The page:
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Convergent Evolution

Teacher/Instructor Patrick Roisen
Patrick Roisen

M.Ed., Stanford University
Winner of multiple teaching awards

Patrick has been teaching AP Biology for 14 years and is the winner of multiple teaching awards.

Convergent evolution, also called parallel evolution, is a type of evolution in which two unrelated species develop similar traits due to similar environments or selective pressures. These similar traits are called analogous traits. Though these species look alike, we cannot call them related because they descended from different ancestors.

One common trend seen in evolution is something known as converging evolution. some people will make a distinction from this and parallel evolution but a lot of people just consider them the same thing. And the basic idea of both convergent and parallel evolution is when two different organisms, two different species that are not closely related wind up looking similar. And it's not because they come from a common ancestor, it's because simply they live in similar environments or they're under similar kinds of selective pressure. What are some of the examples of these?

For example, there's European rabbits in Europe that hop around in the field collecting their little seeds or whatever it is that rabbits eat. And in South America there's something called the mara. We take a look at the picture of the rabbit and the mara. you'd say, hmm they look pretty similar. Kind of longer forelegs, their back legs are good for hopping and jumping. they got slightly a long, well, really long and not quite so long. But it turns out they're not very closely related at all. In fact, this is a kind of rodent. Its closest relative is a guinea pig, and that's a very different group from rabbits. Why do they look so similar? Because they live in similar environments. There are no rabbits where the mara lives so there's nothing occupying that environment or niche. So just like the rabbit had these adaptations to best suit its needs, the mara under similar forces wound up doing and finding similar solutions.

Now this leads into a discussion of what's called analogous traits. These are similar traits that are independently evolved in unrelated species as distin- distinguish from homologous traits. So that's very these similar traits that are derived in related species. For example I have a hand that I can use for picking things up, for grasping things and climbing trees. Bats can use this same limb the front top arm or leg but they've adapted them into wings. They've greatly elongated fingers. The bat tries to grab you with all of its phallanges these bones here, it's not going to work so well. Alright? It can't climb trees as well as I can. It can't open up door knobs as well as I can.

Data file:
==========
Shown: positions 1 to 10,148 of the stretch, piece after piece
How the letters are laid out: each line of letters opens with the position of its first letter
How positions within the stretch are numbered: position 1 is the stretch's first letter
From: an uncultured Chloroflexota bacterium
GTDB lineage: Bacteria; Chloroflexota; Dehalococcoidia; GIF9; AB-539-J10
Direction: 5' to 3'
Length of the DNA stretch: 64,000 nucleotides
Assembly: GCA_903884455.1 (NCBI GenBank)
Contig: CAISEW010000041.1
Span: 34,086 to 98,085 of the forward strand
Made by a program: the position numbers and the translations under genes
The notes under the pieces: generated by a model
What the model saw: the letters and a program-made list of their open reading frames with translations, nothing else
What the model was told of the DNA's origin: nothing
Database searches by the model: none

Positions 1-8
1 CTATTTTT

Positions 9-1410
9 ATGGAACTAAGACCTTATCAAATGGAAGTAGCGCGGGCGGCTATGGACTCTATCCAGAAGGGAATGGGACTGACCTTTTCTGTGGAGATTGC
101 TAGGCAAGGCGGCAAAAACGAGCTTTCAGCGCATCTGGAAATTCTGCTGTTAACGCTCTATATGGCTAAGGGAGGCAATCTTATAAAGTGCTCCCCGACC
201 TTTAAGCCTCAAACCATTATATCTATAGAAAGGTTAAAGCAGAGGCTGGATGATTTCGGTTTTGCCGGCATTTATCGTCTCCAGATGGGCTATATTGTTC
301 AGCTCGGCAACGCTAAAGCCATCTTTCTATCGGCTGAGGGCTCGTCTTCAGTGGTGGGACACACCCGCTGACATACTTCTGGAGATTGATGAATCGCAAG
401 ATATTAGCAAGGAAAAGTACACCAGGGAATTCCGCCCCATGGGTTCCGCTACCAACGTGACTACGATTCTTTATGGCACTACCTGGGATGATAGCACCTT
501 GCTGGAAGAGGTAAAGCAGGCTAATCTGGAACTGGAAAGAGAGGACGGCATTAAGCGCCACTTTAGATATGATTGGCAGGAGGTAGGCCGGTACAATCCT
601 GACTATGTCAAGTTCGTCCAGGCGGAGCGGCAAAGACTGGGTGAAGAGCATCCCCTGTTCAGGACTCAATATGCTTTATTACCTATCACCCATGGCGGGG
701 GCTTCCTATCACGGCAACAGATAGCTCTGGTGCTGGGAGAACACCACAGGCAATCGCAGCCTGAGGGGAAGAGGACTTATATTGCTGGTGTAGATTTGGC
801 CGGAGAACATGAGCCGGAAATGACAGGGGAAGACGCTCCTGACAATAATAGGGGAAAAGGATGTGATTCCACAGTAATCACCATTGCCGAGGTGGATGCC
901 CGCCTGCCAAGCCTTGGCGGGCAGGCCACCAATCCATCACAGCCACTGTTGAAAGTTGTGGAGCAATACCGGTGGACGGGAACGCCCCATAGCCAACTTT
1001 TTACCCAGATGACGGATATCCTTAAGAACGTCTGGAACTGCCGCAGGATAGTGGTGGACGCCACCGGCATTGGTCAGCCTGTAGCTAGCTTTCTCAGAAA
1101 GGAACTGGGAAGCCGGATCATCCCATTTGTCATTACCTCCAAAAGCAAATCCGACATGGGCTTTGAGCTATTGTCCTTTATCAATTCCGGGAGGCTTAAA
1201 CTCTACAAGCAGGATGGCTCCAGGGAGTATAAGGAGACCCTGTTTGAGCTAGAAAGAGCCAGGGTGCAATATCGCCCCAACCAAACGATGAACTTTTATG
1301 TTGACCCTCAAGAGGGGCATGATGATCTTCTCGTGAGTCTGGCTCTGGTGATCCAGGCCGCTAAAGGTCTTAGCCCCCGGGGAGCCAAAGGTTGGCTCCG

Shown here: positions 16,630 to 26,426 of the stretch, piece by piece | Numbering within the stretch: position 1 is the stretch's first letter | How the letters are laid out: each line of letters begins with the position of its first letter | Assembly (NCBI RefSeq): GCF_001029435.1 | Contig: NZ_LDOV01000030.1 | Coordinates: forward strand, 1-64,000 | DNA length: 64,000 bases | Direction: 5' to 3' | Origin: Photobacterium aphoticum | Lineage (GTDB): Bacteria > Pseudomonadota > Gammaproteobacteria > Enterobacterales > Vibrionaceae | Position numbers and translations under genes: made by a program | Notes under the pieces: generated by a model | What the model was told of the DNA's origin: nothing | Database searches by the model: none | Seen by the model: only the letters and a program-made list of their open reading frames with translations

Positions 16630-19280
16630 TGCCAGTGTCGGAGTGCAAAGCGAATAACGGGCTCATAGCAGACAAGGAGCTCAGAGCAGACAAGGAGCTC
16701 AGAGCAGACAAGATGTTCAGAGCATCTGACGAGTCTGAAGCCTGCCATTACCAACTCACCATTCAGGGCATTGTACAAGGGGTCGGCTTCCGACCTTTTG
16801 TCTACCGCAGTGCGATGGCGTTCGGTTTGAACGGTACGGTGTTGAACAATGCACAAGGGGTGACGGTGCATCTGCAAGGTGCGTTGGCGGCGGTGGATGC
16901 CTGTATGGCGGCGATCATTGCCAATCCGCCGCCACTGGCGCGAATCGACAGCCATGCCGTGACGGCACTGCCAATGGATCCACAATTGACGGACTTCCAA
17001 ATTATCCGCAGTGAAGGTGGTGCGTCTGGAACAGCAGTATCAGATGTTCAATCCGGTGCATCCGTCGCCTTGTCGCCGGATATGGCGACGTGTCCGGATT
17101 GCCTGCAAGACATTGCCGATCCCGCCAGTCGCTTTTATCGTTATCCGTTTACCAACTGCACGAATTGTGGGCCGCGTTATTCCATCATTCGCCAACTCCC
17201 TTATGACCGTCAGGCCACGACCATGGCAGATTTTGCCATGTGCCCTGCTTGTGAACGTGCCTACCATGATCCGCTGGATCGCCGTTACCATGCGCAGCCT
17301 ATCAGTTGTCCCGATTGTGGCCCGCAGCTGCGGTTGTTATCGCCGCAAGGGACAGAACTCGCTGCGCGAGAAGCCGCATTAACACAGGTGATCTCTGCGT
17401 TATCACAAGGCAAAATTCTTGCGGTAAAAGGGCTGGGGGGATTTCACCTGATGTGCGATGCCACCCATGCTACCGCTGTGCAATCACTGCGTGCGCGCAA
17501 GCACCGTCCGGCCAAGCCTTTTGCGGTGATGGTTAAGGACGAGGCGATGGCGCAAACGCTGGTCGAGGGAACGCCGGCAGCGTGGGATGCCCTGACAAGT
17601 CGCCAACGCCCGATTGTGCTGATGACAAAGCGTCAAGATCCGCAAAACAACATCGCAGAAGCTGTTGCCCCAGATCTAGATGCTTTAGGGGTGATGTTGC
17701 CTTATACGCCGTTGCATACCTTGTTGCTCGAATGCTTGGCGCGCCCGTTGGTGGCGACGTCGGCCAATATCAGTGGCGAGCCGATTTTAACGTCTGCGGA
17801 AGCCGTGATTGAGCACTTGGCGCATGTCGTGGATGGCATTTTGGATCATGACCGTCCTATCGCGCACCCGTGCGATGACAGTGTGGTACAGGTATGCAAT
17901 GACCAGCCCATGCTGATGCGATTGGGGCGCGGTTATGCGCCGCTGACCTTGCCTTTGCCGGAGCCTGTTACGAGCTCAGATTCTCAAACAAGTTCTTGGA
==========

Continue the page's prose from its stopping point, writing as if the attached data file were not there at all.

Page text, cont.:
Now, in an example that you might be familiar with of convergent evolution are sharks and dolphins. They have very similar or analogous traits. they have a dorsal fin, they have this torpedo shape, they have side or pectoral fins. they've got all these fins, they're looking very similar. Why is that? Because this is a good shape to go through water. If you're a big cube, you don't swim so well. If you want to swim at 20, 30 miles an hour, you'll look like this. That's why this is called a torpedo shape. Why is it called a torpedo shape? Because we make torpedoes that look kind of like this. Why? Because we want torpedoes to go fast in water. Sharks and dolphins are not closely related t all. They're separated by millions and millions of years. Probably well over couple of hundred million years if I remember right. But dolphins and sharks wind up often people will mistake one for the other. And I hope that you're mistaking a dolphin for a shark and not vice versa when you're at the petting zoo.